As of May 31, 2020, the current portion of customer deposits was $2.6 billion with $121 million relating to third quarter sailings and $353 million relating to fourth quarter sailings. The company expects any decline in the customer deposits balance in the second half of 2020, all of which is expected to occur in the third quarter, to be significantly less than the decline in the second quarter of 2020.
As of May 31, 2020, cumulative advanced bookings for the full year of 2021 capacity currently available for sale are within historical ranges at prices that are down in the low to mid-single digits range including the negative yield impact of FCCs and onboard credits applied, on a comparable basis. For the full year of 2021, booking volumes for the six weeks ending May 31, 2020, were running meaningfully behind the prior year. However, the company saw an improvement in booking volumes for the six weeks ending May 31, 2020 compared to the prior six weeks.
In the face of the impact of the COVID-19 global pandemic, the company paused its guest cruise operations in mid-March. In response to this unprecedented situation, the company acted to ensure the health and safety of guests and shipboard team members, optimize the pause in guest operations and maximize its liquidity position.
Ensuring the Health and Safety of Guests and Team Members
During this period the company has taken and will continue to take the following actions:
- Returned over 260,000 guests to their homes, coordinating with a large number of countries around the globe. The company chartered aircraft, utilized commercial flights and even used its ships to sail home guests who could not fly
- Working around the clock with various local governmental authorities to repatriate shipboard team members as quickly as possible. 49 cruise ships have traveled more than 400,000 nautical miles and the company has chartered hundreds of planes to repatriate approximately 60,000 of its shipboard team members to more than 130 countries around the globe. The company expects substantially all of the approximately 21,000 remaining shipboard team members to be able to return home by the end of June. The safe manning team members will remain on the company’s ships
- For those shipboard team members experiencing extended stays onboard, the company is focusing on their physical and mental health. The company is providing most shipboard team members with single occupancy cabin accommodations, many with a window or balcony. Shipboard team members have access to fresh air and other areas of the ship, movies and internet, and available counseling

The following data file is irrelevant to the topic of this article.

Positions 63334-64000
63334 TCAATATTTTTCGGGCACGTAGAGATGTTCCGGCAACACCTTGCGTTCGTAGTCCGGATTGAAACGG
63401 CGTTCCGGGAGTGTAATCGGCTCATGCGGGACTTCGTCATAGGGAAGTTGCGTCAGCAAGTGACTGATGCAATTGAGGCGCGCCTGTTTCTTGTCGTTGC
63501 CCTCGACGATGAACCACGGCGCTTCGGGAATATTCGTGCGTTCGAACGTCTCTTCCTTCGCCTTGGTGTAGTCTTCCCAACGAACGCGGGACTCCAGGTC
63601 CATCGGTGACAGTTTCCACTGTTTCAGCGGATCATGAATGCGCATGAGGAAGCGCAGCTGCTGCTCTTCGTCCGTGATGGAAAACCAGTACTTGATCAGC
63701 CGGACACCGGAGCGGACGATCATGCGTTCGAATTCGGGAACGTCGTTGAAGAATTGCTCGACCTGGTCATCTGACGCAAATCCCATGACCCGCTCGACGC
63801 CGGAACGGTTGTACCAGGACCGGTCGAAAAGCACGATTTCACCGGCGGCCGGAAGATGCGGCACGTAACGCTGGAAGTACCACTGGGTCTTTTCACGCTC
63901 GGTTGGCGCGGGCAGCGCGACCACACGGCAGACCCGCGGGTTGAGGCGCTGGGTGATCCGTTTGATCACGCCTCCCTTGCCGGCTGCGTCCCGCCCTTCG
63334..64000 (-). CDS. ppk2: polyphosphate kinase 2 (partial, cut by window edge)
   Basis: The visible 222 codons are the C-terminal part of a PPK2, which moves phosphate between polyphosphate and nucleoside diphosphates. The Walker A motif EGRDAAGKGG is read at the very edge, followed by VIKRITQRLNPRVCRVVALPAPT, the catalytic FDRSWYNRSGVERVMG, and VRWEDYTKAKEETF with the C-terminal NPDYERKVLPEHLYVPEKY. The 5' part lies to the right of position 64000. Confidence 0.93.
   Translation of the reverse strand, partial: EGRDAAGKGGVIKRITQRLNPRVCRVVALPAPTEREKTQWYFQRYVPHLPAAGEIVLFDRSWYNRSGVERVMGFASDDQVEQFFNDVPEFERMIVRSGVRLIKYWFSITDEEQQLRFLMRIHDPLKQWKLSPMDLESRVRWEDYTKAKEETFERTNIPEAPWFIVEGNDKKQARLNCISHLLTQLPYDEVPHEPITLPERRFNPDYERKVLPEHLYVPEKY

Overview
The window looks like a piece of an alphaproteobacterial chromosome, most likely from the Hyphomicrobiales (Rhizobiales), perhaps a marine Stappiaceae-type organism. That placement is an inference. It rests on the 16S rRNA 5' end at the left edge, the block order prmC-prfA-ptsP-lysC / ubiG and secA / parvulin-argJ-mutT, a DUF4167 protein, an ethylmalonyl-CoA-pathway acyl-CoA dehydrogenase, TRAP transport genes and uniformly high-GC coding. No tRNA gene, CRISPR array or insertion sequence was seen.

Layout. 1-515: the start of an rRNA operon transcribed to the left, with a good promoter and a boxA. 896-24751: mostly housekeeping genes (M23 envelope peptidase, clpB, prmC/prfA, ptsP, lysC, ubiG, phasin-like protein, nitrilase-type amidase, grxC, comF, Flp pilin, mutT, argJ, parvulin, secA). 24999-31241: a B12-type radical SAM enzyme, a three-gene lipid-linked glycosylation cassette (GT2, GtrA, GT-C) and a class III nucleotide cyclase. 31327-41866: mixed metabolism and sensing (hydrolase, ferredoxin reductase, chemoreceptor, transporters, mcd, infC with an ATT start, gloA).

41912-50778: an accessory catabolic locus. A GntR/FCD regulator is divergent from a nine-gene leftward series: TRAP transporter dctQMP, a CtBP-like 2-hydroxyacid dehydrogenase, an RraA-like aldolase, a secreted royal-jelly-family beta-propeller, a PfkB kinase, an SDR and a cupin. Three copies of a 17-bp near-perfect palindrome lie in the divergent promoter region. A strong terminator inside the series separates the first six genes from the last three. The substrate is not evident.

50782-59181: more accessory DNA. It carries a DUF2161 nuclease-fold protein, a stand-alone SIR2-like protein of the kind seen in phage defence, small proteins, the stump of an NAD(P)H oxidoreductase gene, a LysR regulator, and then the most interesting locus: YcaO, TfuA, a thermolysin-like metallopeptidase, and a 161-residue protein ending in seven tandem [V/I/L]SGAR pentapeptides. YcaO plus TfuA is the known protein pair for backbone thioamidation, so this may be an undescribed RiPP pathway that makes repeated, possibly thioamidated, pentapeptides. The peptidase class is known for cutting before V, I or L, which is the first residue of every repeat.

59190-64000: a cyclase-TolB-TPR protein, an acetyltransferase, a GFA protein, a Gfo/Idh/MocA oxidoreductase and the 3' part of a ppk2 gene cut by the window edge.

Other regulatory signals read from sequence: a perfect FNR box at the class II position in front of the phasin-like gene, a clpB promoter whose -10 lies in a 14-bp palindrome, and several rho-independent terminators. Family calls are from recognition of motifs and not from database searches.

Optimizing the Pause in Guest Operations
The company estimates that its ongoing ship operating and administrative expenses will be approximately $250 million per month once all ships are in paused status. The company continues to seek ways to further reduce this monthly requirement.
Reduced Operating Expenses
The company has taken significant actions to reduce operating expenses during the pause in guest operations:
- While maintaining safety, environmental protection and compliance, the company significantly reduced ship operating expenses, including crew payroll, food, fuel, insurance and port charges by transitioning ships into paused status, either at anchor or in port and staffed at a safe manning level
- Currently 62 of the company’s ships are in their final expected pause location. The company expects substantially all of its ships to reach their full pause status during the third quarter
- Significantly reduced marketing and selling expenses
- Implemented a combination of layoffs, furloughs, reduced work weeks and salary and benefit reductions across the company, including senior management
- Instituted a hiring freeze across the organization, significantly reduced consultant and contractor roles
Reduced Capital Expenditures
The company has reduced capital expenditures and estimates $300 million of non-newbuild capital expenditures during the second half of 2020, which largely consists of previously committed expenditures.
The company previously had four ships scheduled to be delivered between May and October of 2020. The company believes COVID-19 has impacted shipyard operations and will result in delivery delays of the ships this year and is working with the shipyards on revised timing. The company has committed future financing, comprised of ship export credit facilities, associated with these newbuilds.